Seeing Through the Eyes of Students: Participant Observation in an Academic Library
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Participant observation of study spaces in the Killam Memorial Library at Dalhousie University revealed significant insight into the study behaviors of individual students and groups, the impact of building design on these behaviors, and the research methodology itself. The effect of unintentional panoptical design (on adherence to quiet study rules) and ambient noise (on productivity and popularity of spaces) were both observed, as were the blending of social and academic activities and the choices of students to work individually and collaboratively within a community environment rather than in solitude. As an ethnographic methodology, participant observation is rarely conducted in library spaces. This study proves the value of this methodology when students observe fellow students. Their complete membership in the culture under observation permits unobtrusive access and a richness of collected data that is enhanced by observer insight into student life. ABSTRACT FROM AUTHOR]; Copyright of Partnership: The Canadian Journal of Library & Information Practice & Research is the property of Ontario Library Association and its content may not be copied or emailed to multiple sites or posted to a listserv without the copyright holder's express written permission. However, users may print, download, or email articles for individual use. This abstract may be abridged. No warranty is given about the accuracy of the copy. Users should refer to the original published version of the material for the full abstract. (Copyright applies to all Abstracts.)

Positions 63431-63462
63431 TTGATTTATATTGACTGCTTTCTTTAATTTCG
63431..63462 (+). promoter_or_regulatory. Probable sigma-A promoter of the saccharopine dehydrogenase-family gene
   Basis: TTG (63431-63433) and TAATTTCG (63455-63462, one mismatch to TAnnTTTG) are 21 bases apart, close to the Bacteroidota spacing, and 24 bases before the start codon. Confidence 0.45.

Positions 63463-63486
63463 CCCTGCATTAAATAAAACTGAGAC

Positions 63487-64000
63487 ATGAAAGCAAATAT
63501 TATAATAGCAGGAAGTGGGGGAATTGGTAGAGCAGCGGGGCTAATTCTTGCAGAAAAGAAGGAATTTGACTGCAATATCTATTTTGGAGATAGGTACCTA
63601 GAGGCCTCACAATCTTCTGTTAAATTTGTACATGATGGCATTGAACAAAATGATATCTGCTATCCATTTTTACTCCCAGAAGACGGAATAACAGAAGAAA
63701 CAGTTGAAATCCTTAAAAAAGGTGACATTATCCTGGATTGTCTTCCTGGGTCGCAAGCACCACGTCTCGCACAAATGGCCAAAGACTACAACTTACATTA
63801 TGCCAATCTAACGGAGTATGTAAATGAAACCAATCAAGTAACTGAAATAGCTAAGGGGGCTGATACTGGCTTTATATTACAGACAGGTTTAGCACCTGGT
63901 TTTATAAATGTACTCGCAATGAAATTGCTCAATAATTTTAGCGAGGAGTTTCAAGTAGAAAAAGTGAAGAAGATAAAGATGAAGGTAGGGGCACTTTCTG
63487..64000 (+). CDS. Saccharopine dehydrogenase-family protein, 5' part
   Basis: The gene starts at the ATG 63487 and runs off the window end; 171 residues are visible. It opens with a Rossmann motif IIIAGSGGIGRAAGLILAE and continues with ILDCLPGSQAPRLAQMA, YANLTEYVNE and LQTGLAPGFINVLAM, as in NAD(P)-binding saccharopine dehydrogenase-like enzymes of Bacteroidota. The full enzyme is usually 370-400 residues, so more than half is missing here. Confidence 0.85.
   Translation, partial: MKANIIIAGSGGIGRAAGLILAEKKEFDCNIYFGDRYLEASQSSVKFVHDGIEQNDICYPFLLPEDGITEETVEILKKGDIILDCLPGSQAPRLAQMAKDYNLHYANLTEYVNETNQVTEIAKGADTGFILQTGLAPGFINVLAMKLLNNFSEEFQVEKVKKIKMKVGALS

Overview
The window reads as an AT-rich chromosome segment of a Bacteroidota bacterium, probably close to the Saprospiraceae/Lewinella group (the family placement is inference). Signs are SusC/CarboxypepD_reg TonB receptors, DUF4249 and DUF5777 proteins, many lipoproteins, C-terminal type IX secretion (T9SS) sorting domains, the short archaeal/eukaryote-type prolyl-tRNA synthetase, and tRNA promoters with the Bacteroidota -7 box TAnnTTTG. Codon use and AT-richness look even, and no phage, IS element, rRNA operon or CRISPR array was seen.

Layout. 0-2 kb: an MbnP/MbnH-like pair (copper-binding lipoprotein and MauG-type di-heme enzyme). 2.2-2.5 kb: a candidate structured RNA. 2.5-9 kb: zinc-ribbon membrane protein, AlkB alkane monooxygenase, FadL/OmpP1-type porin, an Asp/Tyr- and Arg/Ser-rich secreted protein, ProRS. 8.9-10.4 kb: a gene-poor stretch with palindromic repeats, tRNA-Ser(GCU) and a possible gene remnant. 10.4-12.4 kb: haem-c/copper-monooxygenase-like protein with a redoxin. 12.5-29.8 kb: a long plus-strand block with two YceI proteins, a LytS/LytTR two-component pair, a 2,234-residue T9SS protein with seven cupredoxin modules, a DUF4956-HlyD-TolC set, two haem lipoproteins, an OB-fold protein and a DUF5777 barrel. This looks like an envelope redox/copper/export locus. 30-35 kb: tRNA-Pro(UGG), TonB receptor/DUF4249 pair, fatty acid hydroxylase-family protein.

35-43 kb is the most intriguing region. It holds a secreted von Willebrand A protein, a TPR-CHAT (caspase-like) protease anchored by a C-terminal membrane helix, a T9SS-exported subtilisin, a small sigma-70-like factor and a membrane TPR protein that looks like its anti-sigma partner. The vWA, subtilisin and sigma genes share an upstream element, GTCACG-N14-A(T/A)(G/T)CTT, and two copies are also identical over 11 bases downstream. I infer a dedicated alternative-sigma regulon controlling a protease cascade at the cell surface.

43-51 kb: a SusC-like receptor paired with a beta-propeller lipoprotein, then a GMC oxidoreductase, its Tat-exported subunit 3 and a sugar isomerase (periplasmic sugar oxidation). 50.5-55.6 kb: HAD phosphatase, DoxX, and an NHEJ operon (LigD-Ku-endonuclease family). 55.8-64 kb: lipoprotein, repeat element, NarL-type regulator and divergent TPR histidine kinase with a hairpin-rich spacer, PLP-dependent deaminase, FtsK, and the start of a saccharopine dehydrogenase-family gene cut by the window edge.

Bedwell, Linda, and Caitlin Banks. 2013. "Seeing Through the Eyes of Students: Participant Observation in an Academic Library." Partnership: The Canadian Journal of Library & Information Practice & Research 8(1): 1-17.